Proceedings of The Physiological Society

Physiology 2014 (London, UK) (2014) Proc Physiol Soc 31, PCB147

Poster Communications

Does walking over a destabilising cobblestones surface change the corticospinal excitatory output to human lower limb muscles?

E. Ottersen1, D. C. James1, K. N. Mileva1

1. Sport and Exercise Science Research Centre, London South Bank University, London, United Kingdom.


  • Figure 1. Population average (mean

The motor control system undergoes challenges on a daily life basis, especially when movement is performed on irregular surfaces (1) due to variations in the sensory information received and processed by the central nervous system. This investigation aimed to establish whether a brief session of walking over cobblestones can enhance the excitability of peripheral and central elements of the neuromuscular system. EMG responses to peripheral nerve (PNS) and transcranial magnetic (TMS) stimulation were recorded in tibialis anterior (TA) and soleus (SOL) muscles prior to (pre), immediately- (post) and 30-min after (residual) walking for 5 min over cobblestones or even surface. After familiarization, 7 healthy participants (24±58y; 3M, 4F) completed the 2 main trials in random order over separate visits. The stimulations were performed on an isokinetic dynamometer. PNS was applied to the innervating nerves (SOL: tibial nerve; TA: common peroneal nerve) of the right leg. TMS was delivered to the motor cortex area related to the right-side lower limb muscles. PNS intensity started at 5mA and was increased by 5mA up until response saturation. TMS started at 30% of maximum Magstim output and increased to 70% at intervals of 5%. Three single pulses were delivered at each PNS and TMS level and averaged to assess the muscle compound (M-wave) and motor evoked (MEP) potentials. Peak-to-peak amplitude and total area of TA and SOL responses, as well as the TA silent period (SP) were extracted for analysis. PNS and TMS motor thresholds (MT) were determined from the recruitment curves. The MEPs in response to TMS of 120%MT were normalized to M-waves evoked by PNS of 130%MT. All data were expressed as ratio to baseline (pre) for statistical comparison. No significant interaction effects (P>0.05) were observed for any outcome measure (Fig. 1). However, significant between-subjects differences were found (P<0.001). The present findings demonstrate that walking over cobblestones for 5 min does not affect significantly the excitability of the corticospinal (TA) and spinal (TA and SOL) pathways to lower limb muscles. This is surprising in light of the notable kinematic changes induced by walking over a destabilizing surface (1) and the reliance of neuromuscular function on feed-forward motor control components required with a similar task (2). Several limitations may have precluded interaction effects in our data. It is likely that: 1) the experimental intervention was not long enough; 2) the between-subjects variability was too large, to induce significant adaptations. Future work will benefit from the present results and considerations and requires a more rigorous investigation.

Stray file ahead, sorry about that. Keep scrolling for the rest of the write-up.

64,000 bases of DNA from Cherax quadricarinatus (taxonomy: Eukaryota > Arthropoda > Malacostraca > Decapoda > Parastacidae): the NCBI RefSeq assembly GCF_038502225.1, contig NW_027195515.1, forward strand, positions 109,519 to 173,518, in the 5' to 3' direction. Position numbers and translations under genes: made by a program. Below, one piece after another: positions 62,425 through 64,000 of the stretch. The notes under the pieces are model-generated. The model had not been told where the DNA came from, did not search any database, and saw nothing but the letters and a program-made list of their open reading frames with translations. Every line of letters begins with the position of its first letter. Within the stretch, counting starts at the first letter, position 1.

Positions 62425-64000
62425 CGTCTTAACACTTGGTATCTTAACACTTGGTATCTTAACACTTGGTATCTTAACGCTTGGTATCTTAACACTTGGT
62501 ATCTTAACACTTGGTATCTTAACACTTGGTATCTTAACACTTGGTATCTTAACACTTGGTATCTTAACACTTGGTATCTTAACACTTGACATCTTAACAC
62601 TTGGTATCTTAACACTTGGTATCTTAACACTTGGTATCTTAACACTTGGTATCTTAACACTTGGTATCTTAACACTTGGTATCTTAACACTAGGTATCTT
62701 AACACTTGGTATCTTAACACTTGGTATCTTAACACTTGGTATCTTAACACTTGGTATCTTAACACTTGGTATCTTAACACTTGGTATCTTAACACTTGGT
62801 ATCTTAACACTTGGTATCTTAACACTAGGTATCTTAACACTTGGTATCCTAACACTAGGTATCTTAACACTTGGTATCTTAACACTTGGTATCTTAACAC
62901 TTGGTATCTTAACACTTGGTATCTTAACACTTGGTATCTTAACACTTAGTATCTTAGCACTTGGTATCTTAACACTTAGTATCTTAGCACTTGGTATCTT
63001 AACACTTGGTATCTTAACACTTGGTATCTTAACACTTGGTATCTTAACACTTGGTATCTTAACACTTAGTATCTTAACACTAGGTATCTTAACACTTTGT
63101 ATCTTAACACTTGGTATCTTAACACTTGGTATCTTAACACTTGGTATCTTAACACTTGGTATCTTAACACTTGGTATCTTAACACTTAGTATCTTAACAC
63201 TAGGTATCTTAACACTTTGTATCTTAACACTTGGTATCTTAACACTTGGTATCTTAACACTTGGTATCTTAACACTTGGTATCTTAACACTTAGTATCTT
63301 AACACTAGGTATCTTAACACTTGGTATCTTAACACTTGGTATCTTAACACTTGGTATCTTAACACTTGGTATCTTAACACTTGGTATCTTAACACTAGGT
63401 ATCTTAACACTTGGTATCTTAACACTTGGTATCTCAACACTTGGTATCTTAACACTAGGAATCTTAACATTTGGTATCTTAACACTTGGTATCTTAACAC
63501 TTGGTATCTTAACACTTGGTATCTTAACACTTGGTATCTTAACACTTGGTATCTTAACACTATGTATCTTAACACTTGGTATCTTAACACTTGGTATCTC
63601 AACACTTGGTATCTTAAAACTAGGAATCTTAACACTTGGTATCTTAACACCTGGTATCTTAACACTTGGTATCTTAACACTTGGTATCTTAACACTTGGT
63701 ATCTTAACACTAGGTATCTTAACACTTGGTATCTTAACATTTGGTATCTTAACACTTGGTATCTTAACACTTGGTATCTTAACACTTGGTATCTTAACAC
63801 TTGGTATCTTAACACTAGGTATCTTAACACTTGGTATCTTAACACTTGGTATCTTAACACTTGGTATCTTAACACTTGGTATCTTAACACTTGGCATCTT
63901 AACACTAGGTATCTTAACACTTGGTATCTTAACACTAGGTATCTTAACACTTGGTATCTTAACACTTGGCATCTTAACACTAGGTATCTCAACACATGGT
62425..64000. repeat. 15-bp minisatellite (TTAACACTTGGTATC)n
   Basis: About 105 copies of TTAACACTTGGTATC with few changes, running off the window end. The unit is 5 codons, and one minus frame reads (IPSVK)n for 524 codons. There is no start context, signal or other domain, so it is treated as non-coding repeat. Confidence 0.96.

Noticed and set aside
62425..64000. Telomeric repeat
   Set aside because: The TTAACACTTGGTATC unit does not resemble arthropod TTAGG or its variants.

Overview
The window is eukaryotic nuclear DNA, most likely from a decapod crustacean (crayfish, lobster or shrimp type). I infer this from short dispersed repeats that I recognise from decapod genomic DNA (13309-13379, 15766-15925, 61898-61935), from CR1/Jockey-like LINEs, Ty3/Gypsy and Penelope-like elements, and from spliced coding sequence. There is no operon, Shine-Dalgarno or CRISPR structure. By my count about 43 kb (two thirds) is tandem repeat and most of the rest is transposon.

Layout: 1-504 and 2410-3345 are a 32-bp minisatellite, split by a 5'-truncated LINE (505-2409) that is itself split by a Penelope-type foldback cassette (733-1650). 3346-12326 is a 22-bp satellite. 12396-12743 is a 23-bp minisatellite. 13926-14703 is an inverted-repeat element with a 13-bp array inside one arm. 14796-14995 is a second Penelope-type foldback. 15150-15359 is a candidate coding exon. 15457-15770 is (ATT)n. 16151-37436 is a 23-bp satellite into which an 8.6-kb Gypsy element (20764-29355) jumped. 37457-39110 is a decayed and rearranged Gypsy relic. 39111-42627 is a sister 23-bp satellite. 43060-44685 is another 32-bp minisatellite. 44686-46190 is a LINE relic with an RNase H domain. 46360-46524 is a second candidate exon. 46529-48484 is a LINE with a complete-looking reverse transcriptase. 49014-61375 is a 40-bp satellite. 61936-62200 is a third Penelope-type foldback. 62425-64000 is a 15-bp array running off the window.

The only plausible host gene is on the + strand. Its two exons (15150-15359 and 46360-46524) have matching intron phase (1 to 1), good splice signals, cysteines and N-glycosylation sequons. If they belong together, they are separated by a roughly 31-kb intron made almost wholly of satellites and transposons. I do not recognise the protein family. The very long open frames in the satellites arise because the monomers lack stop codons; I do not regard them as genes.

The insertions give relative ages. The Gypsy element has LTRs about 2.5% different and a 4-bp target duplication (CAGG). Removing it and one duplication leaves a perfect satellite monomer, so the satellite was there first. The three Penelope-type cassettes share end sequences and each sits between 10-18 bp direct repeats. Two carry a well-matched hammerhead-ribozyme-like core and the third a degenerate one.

Where applicable, experiments conform with Society ethical requirements